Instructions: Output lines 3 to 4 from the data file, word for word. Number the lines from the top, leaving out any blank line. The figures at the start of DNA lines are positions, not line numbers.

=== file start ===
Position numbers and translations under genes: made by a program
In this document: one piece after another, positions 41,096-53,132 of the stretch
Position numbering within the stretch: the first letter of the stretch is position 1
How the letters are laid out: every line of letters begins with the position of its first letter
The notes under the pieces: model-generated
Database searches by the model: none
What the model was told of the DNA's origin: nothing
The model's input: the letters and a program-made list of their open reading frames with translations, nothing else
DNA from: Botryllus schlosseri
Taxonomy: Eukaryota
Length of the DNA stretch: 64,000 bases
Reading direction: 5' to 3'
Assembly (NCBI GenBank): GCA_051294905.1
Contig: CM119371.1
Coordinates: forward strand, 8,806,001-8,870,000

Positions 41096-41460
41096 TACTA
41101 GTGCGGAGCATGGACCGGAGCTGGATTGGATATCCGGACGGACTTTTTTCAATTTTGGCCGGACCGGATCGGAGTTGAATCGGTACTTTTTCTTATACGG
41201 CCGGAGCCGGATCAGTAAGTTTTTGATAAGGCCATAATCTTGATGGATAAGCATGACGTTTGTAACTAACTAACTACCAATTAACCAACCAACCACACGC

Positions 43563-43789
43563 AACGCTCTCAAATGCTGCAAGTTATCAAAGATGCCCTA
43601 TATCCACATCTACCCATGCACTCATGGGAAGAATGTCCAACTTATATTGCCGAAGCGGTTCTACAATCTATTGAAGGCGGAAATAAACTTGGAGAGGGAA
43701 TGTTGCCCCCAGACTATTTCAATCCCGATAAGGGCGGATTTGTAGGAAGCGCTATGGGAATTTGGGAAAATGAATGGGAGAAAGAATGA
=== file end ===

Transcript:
Position numbering within the stretch: the first letter of the stretch is position 1
How the letters are laid out: every line of letters begins with the position of its first letter